Thursday, June 25, 2009

Our Favorite Recipe

Ok, folks, I know the following recipe is not healthy - who knows how many preservatives, additives, and salts there are!  But we have little to work with - trust me - and I have spent countless hours trying to think of possible dinners.  However my repertoire is growing.  And this one is quite tasty and a comfort after a long day.  So here comes one of our new "old standbys."  If you visit, I'll make it for you!
Mexican Couscous with Chicken
(I am taking liberties with title, as you will soon see!)
1 cup water
1 cup dry couscous
1 small can of tomato paste
1 small can of condensed milk
1 can of chicken hot dogs, water drained
2 tbsp vegetable oil
1 packet of Taco seasoning
1 large onion
2 habanero peppers
2 cloves of garlic
2 medium tomatoes, soaked first in bleach
Mrs. Dash "extra spicy" seasoning
1 wheel of VQR (non-refrigerated Laughing Cow cheese)
1. Boil the water in a pot and add the tomato paste and half a packet of Taco seasoning.  Bring back to a boil and add the couscous.  Stir.  Turn off the heat and cover.
2. Dice the onion, garlic, and peppers and place half in a saute pan.  Add half the oil and saute until tender.
3. Chop the hot dogs and add to the pan.  Saute.
4. Add Mrs. Dash to taste to the hot dog mixture and turn the burner down to low.
5.  Uncover the couscous and fluff with a fork.  Add to the hot dog mixture and stir.  Cover and keep on low heat.
6. Add the remaining onions, garlic, and peppers along with the other half of oil to the now-empty couscous pan.  Saute until tender.
7. Add the VQR and stir until melted.
8. Add the milk slowly, stirring constantly.
9. Add the other half of the taco seasoning.  Mix well and let thicken for 5 minutes over low heat. 
10. Pour cheese sauce over couscous and hot dogs.
11. Top with diced tomatoes and enjoy!

Some Changes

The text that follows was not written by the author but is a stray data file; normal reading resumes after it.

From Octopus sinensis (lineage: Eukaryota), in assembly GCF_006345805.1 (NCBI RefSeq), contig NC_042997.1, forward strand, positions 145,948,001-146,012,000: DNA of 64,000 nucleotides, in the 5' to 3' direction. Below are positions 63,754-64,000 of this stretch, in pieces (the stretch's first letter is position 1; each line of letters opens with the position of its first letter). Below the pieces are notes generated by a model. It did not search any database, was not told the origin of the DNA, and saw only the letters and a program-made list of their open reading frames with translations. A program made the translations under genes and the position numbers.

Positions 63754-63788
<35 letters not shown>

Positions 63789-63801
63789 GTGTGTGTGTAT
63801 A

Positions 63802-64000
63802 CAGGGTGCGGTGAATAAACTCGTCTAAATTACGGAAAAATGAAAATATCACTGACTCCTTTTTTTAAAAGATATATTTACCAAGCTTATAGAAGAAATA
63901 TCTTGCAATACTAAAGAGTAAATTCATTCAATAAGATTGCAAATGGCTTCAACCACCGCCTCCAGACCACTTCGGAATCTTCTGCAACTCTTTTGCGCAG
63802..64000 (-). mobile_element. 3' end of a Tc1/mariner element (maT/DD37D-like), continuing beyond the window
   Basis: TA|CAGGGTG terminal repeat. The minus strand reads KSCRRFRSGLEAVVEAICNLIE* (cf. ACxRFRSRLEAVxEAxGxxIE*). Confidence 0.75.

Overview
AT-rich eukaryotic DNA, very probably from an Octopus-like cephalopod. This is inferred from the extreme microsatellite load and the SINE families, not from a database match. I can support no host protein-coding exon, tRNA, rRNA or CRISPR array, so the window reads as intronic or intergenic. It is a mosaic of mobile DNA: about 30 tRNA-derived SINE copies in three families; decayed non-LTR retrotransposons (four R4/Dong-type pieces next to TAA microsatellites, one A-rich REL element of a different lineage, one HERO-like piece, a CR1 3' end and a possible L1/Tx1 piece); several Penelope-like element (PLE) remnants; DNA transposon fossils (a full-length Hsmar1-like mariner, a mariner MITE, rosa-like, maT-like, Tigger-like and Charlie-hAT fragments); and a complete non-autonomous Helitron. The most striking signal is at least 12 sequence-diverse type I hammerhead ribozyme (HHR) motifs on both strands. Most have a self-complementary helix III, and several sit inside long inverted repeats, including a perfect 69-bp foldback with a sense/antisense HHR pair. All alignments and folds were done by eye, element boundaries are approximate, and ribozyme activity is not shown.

You guessed it!  We're back in Kara...doing the usual ;-)  However back in village, it's been quite unusual.  We moved houses (same village) last Saturday.  The transition went smoothly though had the hassles of any move - lots of packing and cleaning of the old house and cleaning and unpacking of the new house.  We have three rooms plus a latrine and shower area.  It's already decorated and organized, and I hope to post pictures next month.  I'm getting used to having constant people around, which you can guess has its pros and cons.  But it is exciting to be in the "center" of village and made going to market last Sunday fun and easy.  Asher is a bit confused, but there are many more dogs here for him to play with.  He did go to Beepo's today while we're in Kara!  Rachel is kind to dogsit.  Like many teenagers he's trying to exert independence but has overprotective parents.  He's the only dog in village not allowed to run free.  That may change soon, now that he is neutered.  He was neutered at our old house last week, and I found the whole experience to be a bit traumatizing.  I won't write details, but maybe Nathan will on his blog?!  Asher has forgiven us and is healing well, but I am newly thankful for vets in the US who don't let owners watch surgical procedures ;-)